Wednesday, July 19, 2023
Photo of Alex Liebrecht after presenting

Congratulations Alex!

The National Weather Service (NWS) of the United States gathers and catalogues precipitation data at many sites across the country.  The civilian-run complement for gathering precipitation data is known as the Community Collaborative Rain, Hail & Snow Network (CoCoRaHS).  The CoCoRaHS network provides many more locations of precipitation data than the NWS; yet, CoCoRaHS having data come from a different environmental monitoring network may have different bias and variability compared to NWS.   The two data sets are similar in the way that they both have zero inflation and atypical correlation structure due to the edge of precipitation storms.  Using the data provided by CoCoRaHS and NWS in the mid-west region of the United States, we present a statistical analysis that has several main goals --- we determine the helpfulness of the citizen-based data.  We propose a model for estimation and prediction of precipitation including the zero-inflated data in addition to determining the proportion of observed positive values that are necessary in order for model fitting to be effective.  Furthermore, we accomplish all of these goals while developing computationally-efficient model fitting-strategies.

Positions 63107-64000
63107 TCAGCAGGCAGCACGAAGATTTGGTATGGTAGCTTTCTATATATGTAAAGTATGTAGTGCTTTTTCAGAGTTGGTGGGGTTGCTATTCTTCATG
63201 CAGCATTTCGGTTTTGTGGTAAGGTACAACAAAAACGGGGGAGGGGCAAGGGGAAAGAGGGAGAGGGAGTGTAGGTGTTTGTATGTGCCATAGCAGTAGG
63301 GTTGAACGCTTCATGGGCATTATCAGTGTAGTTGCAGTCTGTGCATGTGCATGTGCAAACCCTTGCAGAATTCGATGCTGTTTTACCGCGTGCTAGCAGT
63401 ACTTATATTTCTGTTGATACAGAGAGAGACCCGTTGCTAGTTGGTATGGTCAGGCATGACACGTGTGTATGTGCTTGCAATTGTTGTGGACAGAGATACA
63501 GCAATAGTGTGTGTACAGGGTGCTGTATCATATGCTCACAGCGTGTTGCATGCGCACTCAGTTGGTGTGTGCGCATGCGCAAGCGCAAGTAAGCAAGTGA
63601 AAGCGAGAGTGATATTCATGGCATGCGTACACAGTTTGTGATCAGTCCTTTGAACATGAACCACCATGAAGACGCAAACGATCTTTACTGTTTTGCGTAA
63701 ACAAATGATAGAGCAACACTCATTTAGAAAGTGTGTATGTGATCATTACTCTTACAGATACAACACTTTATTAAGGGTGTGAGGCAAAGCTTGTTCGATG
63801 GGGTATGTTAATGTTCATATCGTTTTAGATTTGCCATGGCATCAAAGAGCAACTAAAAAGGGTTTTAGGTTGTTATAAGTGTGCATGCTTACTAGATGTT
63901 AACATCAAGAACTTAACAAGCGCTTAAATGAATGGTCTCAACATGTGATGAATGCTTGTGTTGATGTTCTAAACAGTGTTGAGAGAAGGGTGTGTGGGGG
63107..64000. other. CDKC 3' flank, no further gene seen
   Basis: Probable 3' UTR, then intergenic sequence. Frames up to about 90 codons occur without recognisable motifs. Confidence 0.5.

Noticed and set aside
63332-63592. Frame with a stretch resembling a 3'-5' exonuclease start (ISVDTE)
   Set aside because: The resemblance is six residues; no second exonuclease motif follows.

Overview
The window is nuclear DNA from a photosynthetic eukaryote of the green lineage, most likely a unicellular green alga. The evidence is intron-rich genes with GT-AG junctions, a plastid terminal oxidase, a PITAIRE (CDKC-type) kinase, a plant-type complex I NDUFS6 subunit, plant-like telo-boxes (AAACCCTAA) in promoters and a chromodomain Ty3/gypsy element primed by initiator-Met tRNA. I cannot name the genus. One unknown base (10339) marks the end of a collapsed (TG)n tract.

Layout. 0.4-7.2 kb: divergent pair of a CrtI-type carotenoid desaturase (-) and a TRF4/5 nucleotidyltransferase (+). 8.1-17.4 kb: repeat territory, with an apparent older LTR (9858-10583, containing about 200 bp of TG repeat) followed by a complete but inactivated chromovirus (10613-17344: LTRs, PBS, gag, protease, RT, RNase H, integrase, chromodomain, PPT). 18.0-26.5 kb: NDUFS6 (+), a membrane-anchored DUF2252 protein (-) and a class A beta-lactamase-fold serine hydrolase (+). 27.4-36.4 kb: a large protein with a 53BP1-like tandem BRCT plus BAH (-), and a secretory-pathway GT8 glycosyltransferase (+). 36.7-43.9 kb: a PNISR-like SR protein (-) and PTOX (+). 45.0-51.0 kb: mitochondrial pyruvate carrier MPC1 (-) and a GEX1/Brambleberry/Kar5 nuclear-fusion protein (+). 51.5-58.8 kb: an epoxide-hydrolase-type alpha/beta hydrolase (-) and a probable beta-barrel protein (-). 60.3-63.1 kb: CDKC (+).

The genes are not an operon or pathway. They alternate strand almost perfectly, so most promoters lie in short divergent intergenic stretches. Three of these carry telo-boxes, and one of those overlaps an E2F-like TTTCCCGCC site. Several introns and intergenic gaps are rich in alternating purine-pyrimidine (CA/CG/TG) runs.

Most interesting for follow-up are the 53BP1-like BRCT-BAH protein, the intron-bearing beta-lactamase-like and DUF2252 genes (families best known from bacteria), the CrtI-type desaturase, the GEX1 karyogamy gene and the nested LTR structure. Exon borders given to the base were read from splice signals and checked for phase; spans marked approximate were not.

The data was analyzed in a Bayesian framework using a Gaussian Markov random field (GMRF) spatial model with a zero-inflated Tobit likelihood.  After constructing a spatial model, a spatio-temporal model was created using an intrinsic Gaussian Markov random field (IGMRF).  Finally, we conclude with a spatio-temporal model for monthly average rainfall that includes a seasonal precision structure.  The metrics we used to assess “best” model was predictive coverage, credible set width, mean squared predictive error, efficient LOO-CV, and WAIC.

Committee:  Kate Cowles and Sanvesh Srivastava (co-chairs)

Committee Members:  Matt Bognar, Joseph Lang, Brian Smith (Biostatistics)